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Office of the
Illinois Attorney General
Kwame Raoul

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July 03, 2024

ChicagoAttorney General Kwame Raoul, as part of a coalition of 24 attorneys general, today asked the U.S. Supreme Court to uphold a federal rule recognizing that ghost guns – untraceable weapons often made at home from kits – constitute firearms under the federal Gun Control Act of 1968. In an amicus brief filed in Garland v. VanDerStok, Raoul and the coalition urge the Supreme Court to reverse a decision by an appeals court overturning the ghost gun rule, arguing the rule is a commonsense clarification of existing law that is necessary to prevent gun violence and help law enforcement to solve serious crimes.

“Ghost guns allow individuals who are not legally able to possess firearms to evade background checks and other safety measures,” Raoul said. “I urge the Supreme Court to reverse this decision and ensure these guns are not allowed on our streets and in our communities.” 

In recent years, gun violence has skyrocketed across the country, with gun-related homicides increasing by 45% between 2019 and 2021. At the same time, states reported an exponential increase in the number of untraceable, unserialized ghost guns recovered by law enforcement. Without federal regulation, these dangerous weapons proliferated, even in jurisdictions that attempted to regulate ghost guns themselves.

The Bureau of Alcohol, Tobacco, Firearms and Explosives (ATF) issued a final rule to combat this growing problem by clarifying that the Gun Control Act of 1968 (GCA) applies to the key building blocks of ghost guns, including gun kits and partially complete frames and receivers. The GCA is a longstanding federal law that regulates gun ownership and sales in order to keep guns out of the hands of people who should not have them, including individuals convicted of felonies, domestic violence perpetrators, and children. The final rule clarifies that the definition of “firearms” includes kits and parts that can be easily converted to fully-functional firearms. This commonsense clarification does not ban gun kits, but rather subjects kits and nearly-complete guns to the same rules as conventionally manufactured firearms, including serial number and background check requirements.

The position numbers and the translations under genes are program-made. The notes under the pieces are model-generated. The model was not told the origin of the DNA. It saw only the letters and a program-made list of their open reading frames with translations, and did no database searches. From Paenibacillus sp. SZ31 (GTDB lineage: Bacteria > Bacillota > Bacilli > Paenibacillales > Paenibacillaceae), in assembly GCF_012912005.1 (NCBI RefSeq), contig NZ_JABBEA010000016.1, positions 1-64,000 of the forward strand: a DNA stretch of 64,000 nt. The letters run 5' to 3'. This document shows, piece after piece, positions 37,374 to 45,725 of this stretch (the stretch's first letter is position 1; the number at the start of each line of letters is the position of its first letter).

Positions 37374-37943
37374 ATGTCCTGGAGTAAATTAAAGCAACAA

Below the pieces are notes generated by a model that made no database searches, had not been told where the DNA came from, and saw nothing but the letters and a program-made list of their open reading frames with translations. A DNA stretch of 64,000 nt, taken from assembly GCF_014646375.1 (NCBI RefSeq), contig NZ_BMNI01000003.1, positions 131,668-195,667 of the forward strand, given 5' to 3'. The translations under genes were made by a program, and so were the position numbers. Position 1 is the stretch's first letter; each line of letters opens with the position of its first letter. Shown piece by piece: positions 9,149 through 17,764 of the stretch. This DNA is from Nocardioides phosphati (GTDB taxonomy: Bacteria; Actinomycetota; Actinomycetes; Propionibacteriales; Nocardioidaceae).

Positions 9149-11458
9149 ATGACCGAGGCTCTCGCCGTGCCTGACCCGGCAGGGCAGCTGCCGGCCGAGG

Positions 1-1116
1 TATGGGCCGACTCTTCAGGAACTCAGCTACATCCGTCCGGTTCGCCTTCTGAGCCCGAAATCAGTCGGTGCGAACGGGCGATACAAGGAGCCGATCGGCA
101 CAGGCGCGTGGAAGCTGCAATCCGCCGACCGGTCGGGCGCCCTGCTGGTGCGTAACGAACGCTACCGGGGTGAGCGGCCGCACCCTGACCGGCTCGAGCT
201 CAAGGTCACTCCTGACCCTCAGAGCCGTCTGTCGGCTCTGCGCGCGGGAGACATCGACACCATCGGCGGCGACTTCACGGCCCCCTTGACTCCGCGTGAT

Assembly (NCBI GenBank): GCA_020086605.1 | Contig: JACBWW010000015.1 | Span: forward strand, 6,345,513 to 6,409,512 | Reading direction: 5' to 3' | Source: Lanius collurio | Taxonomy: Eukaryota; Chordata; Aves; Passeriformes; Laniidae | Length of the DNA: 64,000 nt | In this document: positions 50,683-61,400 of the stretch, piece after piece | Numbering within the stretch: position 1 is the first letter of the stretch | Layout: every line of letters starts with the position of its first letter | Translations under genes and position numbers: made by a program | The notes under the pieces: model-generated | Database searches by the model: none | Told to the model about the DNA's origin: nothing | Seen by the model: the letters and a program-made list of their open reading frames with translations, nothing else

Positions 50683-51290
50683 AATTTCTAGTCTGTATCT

Raoul and the coalition urge the Supreme Court to uphold the ATF’s ghost gun rule, arguing that striking it down would harm public safety and hinder law enforcement. The attorneys general describe how the rule is consistent with the text, history and purpose of the GCA and demonstrates that the lower court’s decision was erroneous. They argue that the rule is necessary to close a dangerous loophole and stop people who are banned from owning guns from going around existing law, which they were able to do before gun kits were subject to the same regulations as other firearms. Additionally, Raoul and the coalition share early evidence that the rule is already improving public safety, as multiple jurisdictions have seen a drop in ghost gun recoveries since the rule went into effect in 2023.

Attorney General Raoul has persistently advocated at the federal and state levels to strengthen regulation of 3D-printed guns and ghost guns. The brief is the most recent step in Attorney General Raoul’s work to address gun violence throughout Illinois and across the nation. The Attorney General’s office created a state-of-the-art crime-gun tracing database for Illinois law enforcement called Crime Gun Connect. Raoul’s office also collaborates with local law enforcement to combat gun trafficking. Additionally, the Attorney General’s office works with law enforcement agencies and prosecutors to increase awareness of Illinois’ red flag law and to address gaps in Illinois’ firearms licensing system. The office also prosecutes individuals who lie on FOID card applications.

The Attorney General’s office partners with the U.S. Secret Service National Threat Assessment Center (NTAC) to try to avert violence by hosting trainings for law enforcement officers, educators, religious leaders and other community members that are designed to prevent targeted acts of violence.

Meanwhile, the Attorney General’s office also defends cases pending in courts across the state challenging Illinois’ regulations of firearms. Nationally, Attorney General Raoul successfully filed and resolved a lawsuit to get the federal firearm license of an unscrupulous arms manufacturer revoked.

In addition to supporting law enforcement efforts to keep communities safe from gun violence, the Attorney General’s office supports victims’ service providers around Illinois that offer trauma-informed services for crime victims and their families. Raoul’s Violence Prevention and Crime Victim Services Division administers a host of programs and services to assist survivors of violent crime. More information is available on the Attorney General’s website.

Joining Raoul in filing today’s amicus brief are the attorneys general of Arizona, California, Colorado, Connecticut, Delaware, the District of Columbia, Hawaii, Maine, Maryland, Massachusetts, Michigan, Minnesota, Nevada, New Jersey, New York, North Carolina, the Northern Mariana Islands, Oregon, Pennsylvania, Rhode Island, Vermont, Washington and Wisconsin.